With thanks to our sister Kathy, who posted this at Eye-Rise.
"How has the octopus become so intelligent and capable of thinking in the abstract? Watch fascinating and often hilarious experiments to see just how smart they are.
After this video, you'll never think about the octopus the same.
In Aliens of the Deep Sea we get to see how octopuses behave in the wild too. Off the coast of Vancouver Island, underwater divers are watched by a huge octopus - a ghost like creature that lurks until it feels it's safe to emerge and be seen. It's an eerie encounter.
This incredible documentary illustrates why the octopus is one of the ocean's most complex and enigmatic creatures which should be studied, not served in restaurants.
The octopus uses cognitive reasoning to make deductions and understand its environment. It can shape shift, change color and texture on the fly to blend in with its surroundings to become either predator or defend itself from becoming prey.
In one novel experiment we see an octopus wrap its tentacles around a screw-top jar that has a crab inside it. In slow but determined fashion, the octopus successfully opens the jar to get to its prey. The jar is unlike anything it would encounter in the wild - the octopus has used cognitive reasoning, not instinct, to catch its well-deserved lunch.
The octopus has lived side-by-side with humankind from our earliest days. But it's only now that we're beginning to unravel the animal's secrets, and the extent of its formidable brain-power.
Watch as an octopus slips out of its tank and slithers surreptitiously across a concrete floor. Is it making a break for freedom? Not at all. It knows that its prey is just a short distance away in another tank.
As we learn, the octopus can move on land as well as underwater and the little round trip it has taken is not just to get from point A to point B. It's also taking this little detour because it's curious about the world it is living in.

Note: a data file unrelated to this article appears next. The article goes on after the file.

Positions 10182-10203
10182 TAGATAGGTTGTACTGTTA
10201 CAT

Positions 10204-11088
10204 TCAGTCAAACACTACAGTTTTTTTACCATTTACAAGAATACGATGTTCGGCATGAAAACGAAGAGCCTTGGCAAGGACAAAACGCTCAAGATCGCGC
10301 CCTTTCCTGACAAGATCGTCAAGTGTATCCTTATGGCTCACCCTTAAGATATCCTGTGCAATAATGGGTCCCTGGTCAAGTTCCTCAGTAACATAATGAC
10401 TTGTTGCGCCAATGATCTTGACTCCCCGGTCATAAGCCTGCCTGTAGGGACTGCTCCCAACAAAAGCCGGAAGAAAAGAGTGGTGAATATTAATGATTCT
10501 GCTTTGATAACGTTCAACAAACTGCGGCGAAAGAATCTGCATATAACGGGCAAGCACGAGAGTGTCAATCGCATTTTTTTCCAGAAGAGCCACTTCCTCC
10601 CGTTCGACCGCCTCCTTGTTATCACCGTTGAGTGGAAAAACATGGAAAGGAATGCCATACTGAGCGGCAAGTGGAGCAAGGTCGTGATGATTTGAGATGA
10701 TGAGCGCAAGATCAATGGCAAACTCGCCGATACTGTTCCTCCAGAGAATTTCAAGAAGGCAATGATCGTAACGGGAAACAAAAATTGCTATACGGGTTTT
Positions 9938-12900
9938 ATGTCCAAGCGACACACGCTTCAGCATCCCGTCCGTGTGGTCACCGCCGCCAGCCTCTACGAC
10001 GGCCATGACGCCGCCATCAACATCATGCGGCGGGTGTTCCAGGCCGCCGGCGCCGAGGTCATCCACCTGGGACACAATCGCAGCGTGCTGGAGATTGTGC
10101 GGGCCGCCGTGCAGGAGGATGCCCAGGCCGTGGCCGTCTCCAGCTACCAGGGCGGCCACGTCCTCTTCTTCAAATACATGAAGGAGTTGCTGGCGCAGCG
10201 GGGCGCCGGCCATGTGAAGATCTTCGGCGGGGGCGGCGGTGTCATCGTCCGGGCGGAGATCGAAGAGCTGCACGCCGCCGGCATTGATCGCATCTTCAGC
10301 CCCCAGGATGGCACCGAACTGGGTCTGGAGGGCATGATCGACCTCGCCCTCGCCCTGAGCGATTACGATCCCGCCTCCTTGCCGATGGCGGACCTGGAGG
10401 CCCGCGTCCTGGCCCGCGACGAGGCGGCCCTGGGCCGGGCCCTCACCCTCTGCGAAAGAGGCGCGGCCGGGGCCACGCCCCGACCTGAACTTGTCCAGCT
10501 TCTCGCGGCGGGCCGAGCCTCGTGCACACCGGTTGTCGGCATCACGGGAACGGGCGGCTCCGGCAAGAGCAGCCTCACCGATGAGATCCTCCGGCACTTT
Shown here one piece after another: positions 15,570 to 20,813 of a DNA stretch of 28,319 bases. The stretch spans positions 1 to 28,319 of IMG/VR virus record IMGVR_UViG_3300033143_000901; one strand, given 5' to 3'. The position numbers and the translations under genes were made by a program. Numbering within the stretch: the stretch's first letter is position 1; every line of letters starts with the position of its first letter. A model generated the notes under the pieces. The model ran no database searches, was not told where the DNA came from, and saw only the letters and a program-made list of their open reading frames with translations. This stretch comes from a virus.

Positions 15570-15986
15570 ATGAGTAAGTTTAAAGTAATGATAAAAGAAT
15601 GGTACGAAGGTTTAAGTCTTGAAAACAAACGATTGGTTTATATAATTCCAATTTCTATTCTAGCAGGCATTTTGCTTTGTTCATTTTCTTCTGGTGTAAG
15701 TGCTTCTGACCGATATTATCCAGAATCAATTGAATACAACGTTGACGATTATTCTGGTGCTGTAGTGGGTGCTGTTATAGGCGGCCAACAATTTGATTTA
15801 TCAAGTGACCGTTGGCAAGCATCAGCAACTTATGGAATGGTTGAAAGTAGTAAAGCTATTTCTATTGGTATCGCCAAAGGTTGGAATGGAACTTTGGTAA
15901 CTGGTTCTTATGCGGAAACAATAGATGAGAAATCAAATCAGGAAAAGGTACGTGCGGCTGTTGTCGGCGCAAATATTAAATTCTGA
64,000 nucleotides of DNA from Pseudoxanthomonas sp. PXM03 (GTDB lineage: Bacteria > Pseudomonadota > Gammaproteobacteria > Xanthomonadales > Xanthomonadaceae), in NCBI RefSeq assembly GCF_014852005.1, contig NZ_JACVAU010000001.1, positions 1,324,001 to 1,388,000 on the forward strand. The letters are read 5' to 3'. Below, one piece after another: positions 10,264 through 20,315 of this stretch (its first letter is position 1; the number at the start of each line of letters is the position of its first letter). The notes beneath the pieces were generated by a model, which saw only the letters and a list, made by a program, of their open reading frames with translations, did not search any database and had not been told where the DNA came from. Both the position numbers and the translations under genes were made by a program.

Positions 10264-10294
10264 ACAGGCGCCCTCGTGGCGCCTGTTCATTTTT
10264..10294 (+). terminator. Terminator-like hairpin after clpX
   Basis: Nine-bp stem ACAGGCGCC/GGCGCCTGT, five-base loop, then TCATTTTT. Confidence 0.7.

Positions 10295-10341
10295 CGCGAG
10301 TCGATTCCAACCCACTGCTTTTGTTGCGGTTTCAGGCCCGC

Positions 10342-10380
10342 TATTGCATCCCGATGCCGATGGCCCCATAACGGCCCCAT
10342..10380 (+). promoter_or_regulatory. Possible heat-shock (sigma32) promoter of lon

It's hard to believe that this animal is simply a mollusk. As far as his family tree goes, the octopus is more closely related to an oyster or a snail than to any other species of animal.
And yet, as octopuses behave like shape shifters, moving in and out of tiny openings to get their reward, they are working out solutions the way humans do.
They are able to think in the abstract.
In Aliens of the Deep Sea we get to see how octopuses behave in the wild too.
Amazingly, with all its powerful traits, the octopus has never become king of the sea. Researchers think that it's because of the female's short life span.
They give up everything, including their life, for their eggs. But this sad reality may also be the reason that octopuses have an innate intelligence they have no choice but to learn by trial and error.
Just how has an animal that is so different from humans become so intelligent?
From Spain to Vancouver Island and finally to Capri, Italy, follow scientists as they try to understand how the octopus has evolved to have such intelligence, even by our standards.
Through fascinating experiments audiences will discover there is still much to know about this mystifying creature."